How to Coach Your Manager to Best Coach You – Well…Maybe

Become a better sales coach and sales manager today.

According to a recent Maritz Poll, the toxic boss is still alive and thriving. Sure, no breakthrough news here but what if you, as the recipient of this type of manager, could actually do something about it?

8-Steps to Creating a Coaching Culture by Keith Rosen
Knowing the type of boss you have, their limitations, their management style, their priorities, what drives them and how they communicate, helps you determine exactly where you stand, and what you can expect from them. After all, if you’re looking for more individualized attention, support and training it may not be realistic to expect that from your current boss or even possible for that boss to provide you the support and training you need. And if that’s the case, at least you now have the evidence to make a more educated sand informed decision regarding whether or not to stay in your current position.

So, what can you do to turn around your boss’s style of managing and how they communicate with you? Here’s a twist. Start by coaching and supporting them using these three simple steps.

First: Coach Up

What can you to do support your boss? Most are used to their employees coming to them with problems and complaints. It’s an interesting reaction you get when you approach them with, “Hi Mary. Listen I know how much we’re all under the same pressure to produce and for you I can only imaging that it’s even more intense. So, I just wanted to ask you what I might be able to do for you to possibly take some of that burden off, or if there’s anything you see in my production or performance that I could be doing better which in turn we’d all win.”

Next: Create the Opportunity to Discuss Expectations

The law of reciprocity applies. After you’ve determined how you can make their life a little easier, eventually, your manager can ask what they can do for you, which is your opportunity to ask if you can discuss the management style that you best respond to and how you want to be managed.

Finally: Set Your Boundaries

Bosses don’t know boundaries. Like it or not, through many managers eyes, their #1 responsibility is to run the company, not worry about your feelings. So stand up for yourself and establish your role, but always give 100%. While most of the time not premeditated, people, especially your boss will continually test you, over and over again, in the sense of what they can and cannot get away with when it comes to making requests and demands of you and how they can treat you. While a large percentage of people might initially be scared or intimidated to say something to their boss, in fear of some type of consequence or fallout, most of the time, managers are clueless about how they treat people and often don’t even know they’re doing it! Don’t be surprised when you drop off this article on their desk, and they in turn, thank you for it. So, re-train all the people around you, including your boss, how they can respond to you in a healthier, non-toxic way.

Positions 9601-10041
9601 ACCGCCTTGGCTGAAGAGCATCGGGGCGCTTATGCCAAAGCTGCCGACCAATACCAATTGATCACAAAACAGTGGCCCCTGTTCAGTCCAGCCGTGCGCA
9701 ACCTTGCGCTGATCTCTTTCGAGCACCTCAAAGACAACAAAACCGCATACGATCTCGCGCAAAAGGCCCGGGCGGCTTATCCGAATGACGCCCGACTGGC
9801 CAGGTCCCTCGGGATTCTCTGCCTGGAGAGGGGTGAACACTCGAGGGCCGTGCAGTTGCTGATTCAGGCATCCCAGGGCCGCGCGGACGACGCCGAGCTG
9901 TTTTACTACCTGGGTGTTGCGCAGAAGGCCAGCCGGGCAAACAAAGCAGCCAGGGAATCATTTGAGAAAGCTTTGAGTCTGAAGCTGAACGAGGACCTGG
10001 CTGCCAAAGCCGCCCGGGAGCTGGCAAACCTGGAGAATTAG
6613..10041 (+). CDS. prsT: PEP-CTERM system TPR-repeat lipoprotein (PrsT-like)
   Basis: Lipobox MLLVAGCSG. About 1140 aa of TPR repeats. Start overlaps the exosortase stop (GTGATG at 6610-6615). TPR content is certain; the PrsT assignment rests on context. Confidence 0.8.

If All Else Fails

Of course, there are those managers which will not respond accordingly. After all, we’ve already established they’re not the easiest boss to connect with, which is the reason you’re trying these techniques in the first place.

1. Stop Tolerating: Establish what you are willing to tolerate and what you cannot. Tolerating is ultimately a CHOICE.

2. Check Your Integrity: Ever feel something is just “off”? That’s the feeling you get when you’re not working out of integrity and drive. “Outline the rules and guidelines you live by and stick to them!”

3. Write Your Job Description: Not the one they handed you in the HR package, the ideal job YOU want with the company. This will help you identify your career goals.

4. Manage the FEAR: Either you’re running away from what you don’t want or being pulled by the goal and vision of what you want to create most for your self in your career and your life. The fact is, your fears aren’t real but you’re making important life decisions as if they were.

And with all the efforts those who are managed, the mass, put forth in a regal and often last attempt to salvage a once positive work environment, at the core of every toxic working environment is the toxic boss, manager or supervisor that breeds it. All roads go back to the manager. And if the manager isn’t willing to change, then it’s a safe bet that nothing will.

That’s why to impact long lasting change, managers need to upgrade their style and approach to managing their people.

Photo Credit: Victor1558